Sunday, January 8, 2012

Projects Galore

We've been getting a lot done around the house over the past few weeks.  I finished the back of my first chair, and I've also built the seat, but I don't have the right screws to attach the seat to the chair frame.  Therefore, it'll be a few more days until the chair comes indoors for good.

A few projects that have been completed:
Bought and installed a chandelier
Didn't get electrocuted
We've been pretty lucky in our trips to West Elm.  We bought our sectional sofa for a big discount because it was the floor model and was no longer being carried by the store.  We've been looking for a hanging lamp for the kitchen for some time, but hadn't found anything we were in love with or at a reasonable price.

This weekend, we found this chandelier (not sure what constitutes a chandelier, but West Elm called this one) in the store.  It was originally priced at $250, but on sale for $150.  A clerk told us they weren't carrying any more, so they offered to sell the floor model to us for $75.  Done.

While these kinds of savings are hard to come by, I think you can come across opportunities like these, although it takes time and luck.

Unfortunately, installing the chandelier was a gigantic pain, which was all our fault.  I bought a voltage tester for $5 because we weren't sure which breaker controlled the wiring.  We shut down the power, installed the lamp, then turned the power back on.  When that didn't work, we hit the wall switch but to no avail.  We then undid all the connections, took it down, and then re-wired it.  We probably did this three times over the course of an hour.  It was a special kind of torture because it required one person to hold the lamp up to the ceiling while the other twisted the wires together, put on the electric nuts, and screwed the casing back together.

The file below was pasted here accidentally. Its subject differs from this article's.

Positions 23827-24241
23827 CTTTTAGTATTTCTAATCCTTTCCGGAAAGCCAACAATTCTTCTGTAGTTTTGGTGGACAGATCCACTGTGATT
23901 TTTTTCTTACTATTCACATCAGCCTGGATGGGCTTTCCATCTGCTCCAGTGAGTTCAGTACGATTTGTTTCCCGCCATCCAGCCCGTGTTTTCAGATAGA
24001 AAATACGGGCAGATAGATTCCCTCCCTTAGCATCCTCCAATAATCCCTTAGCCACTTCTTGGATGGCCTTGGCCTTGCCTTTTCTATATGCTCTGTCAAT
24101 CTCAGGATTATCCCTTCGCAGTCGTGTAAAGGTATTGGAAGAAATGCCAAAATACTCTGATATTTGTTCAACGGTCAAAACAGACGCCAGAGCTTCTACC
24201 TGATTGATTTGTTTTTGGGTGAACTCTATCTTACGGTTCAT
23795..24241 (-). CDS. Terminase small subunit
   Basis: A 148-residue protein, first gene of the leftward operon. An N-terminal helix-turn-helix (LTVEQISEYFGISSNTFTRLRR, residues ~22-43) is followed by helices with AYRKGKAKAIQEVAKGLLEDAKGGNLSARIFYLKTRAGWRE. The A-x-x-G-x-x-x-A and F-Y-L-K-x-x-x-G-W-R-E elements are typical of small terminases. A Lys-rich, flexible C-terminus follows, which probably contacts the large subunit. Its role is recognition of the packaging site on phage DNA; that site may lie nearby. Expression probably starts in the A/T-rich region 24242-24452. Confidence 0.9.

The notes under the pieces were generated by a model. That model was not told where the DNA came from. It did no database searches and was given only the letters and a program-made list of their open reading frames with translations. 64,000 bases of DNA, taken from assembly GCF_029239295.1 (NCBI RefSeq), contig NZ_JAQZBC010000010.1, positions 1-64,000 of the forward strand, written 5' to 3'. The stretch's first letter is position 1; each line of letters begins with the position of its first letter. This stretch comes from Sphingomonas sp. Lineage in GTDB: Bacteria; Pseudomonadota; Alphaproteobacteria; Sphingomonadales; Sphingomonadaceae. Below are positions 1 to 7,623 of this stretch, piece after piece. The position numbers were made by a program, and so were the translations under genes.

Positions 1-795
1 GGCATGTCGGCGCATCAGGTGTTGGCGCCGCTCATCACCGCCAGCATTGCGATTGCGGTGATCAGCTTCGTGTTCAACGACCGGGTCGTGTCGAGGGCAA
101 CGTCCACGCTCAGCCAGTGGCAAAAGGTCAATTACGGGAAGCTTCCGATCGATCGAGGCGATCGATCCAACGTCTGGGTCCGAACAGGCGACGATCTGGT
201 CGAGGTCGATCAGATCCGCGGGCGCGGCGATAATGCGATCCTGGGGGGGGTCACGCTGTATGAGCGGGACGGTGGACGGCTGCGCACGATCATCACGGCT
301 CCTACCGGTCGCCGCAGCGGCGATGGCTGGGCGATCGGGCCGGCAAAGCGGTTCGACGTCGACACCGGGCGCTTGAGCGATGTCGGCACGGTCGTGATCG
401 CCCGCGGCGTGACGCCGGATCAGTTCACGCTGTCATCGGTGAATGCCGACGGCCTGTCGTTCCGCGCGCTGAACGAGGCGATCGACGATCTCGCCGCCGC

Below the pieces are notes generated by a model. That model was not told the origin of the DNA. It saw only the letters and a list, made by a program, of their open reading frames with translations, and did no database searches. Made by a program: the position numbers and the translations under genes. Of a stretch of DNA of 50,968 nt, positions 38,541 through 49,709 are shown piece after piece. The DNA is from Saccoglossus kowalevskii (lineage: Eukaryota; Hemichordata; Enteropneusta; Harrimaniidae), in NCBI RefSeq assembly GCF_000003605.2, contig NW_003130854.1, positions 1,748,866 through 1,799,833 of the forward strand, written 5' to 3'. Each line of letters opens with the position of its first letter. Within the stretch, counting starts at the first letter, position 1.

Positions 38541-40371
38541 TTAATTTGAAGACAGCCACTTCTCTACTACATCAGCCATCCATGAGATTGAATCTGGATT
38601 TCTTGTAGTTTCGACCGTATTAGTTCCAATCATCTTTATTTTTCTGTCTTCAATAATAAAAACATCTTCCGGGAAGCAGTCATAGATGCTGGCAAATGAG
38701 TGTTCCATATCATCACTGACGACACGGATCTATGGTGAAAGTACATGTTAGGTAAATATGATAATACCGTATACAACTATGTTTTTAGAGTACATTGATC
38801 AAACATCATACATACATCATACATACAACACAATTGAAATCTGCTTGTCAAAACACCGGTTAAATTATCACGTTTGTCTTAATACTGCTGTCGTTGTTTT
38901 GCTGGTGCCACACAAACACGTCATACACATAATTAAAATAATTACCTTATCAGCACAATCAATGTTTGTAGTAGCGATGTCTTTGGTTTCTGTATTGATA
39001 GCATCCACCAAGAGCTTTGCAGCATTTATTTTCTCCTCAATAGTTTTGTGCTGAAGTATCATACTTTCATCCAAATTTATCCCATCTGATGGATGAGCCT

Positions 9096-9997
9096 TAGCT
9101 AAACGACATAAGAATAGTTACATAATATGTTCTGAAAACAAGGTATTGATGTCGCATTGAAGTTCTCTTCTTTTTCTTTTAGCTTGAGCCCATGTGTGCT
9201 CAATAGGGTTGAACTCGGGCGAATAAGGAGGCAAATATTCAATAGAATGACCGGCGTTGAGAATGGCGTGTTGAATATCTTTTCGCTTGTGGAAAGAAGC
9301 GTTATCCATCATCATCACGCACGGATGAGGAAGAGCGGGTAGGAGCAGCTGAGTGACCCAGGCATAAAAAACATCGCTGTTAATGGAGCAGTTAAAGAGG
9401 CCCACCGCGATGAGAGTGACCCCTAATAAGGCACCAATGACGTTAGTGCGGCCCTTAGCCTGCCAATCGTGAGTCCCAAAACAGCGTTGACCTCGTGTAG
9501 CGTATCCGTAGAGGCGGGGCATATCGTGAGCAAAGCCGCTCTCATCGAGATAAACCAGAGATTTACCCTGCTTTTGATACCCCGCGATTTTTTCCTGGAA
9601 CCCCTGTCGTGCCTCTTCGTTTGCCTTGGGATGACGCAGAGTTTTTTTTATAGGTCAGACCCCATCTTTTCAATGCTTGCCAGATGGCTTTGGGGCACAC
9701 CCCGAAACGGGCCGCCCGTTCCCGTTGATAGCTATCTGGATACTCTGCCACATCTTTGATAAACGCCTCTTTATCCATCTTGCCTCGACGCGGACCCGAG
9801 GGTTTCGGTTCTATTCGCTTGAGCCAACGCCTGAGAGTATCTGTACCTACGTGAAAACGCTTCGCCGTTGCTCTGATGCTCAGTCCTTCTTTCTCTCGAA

We were ready to quit, but Pamela insisted we give it one more time.  While I was holding the lamp up, I had an epiphany - we kind of assumed the wall switch we were hitting was correct, but we couldn't be sure.  On the other side of the room was another switch with a dimmer which we had never used before.  Lo and behold, that did the trick.

Replaced boiler pilot light
This wasn't a DIY really.  The pilot light on the boiler which supplies heat to the house went out twice in two weeks during the coldest days.  Pamela came home to a cold house and a nearly frozen dog.  We found instructions online to re-light it, which wasn't much of a challenge, although any time you are playing with gas, exciting things can happen.

Unfortunately, since the pilot went out twice in a short period of time, we figured we'd need to have it looked at by a professional.  The thermocouple was shot, which is a pretty standard problem that is expected to happen every few years.  The $200+ bill was a bit of a surprise.  $30 part and $170 for the one hour of service.  Ah, the joys of homeownership.

Built an equipment drying rack
This was a fun project that took all of 30 minutes.  10 feet of 1" PVC costs $3.  Joints and end caps cost up to $1 each.  Now my gear won't sit in my hockey bag for a week fermenting in between sessions.
Hockey scarecrow

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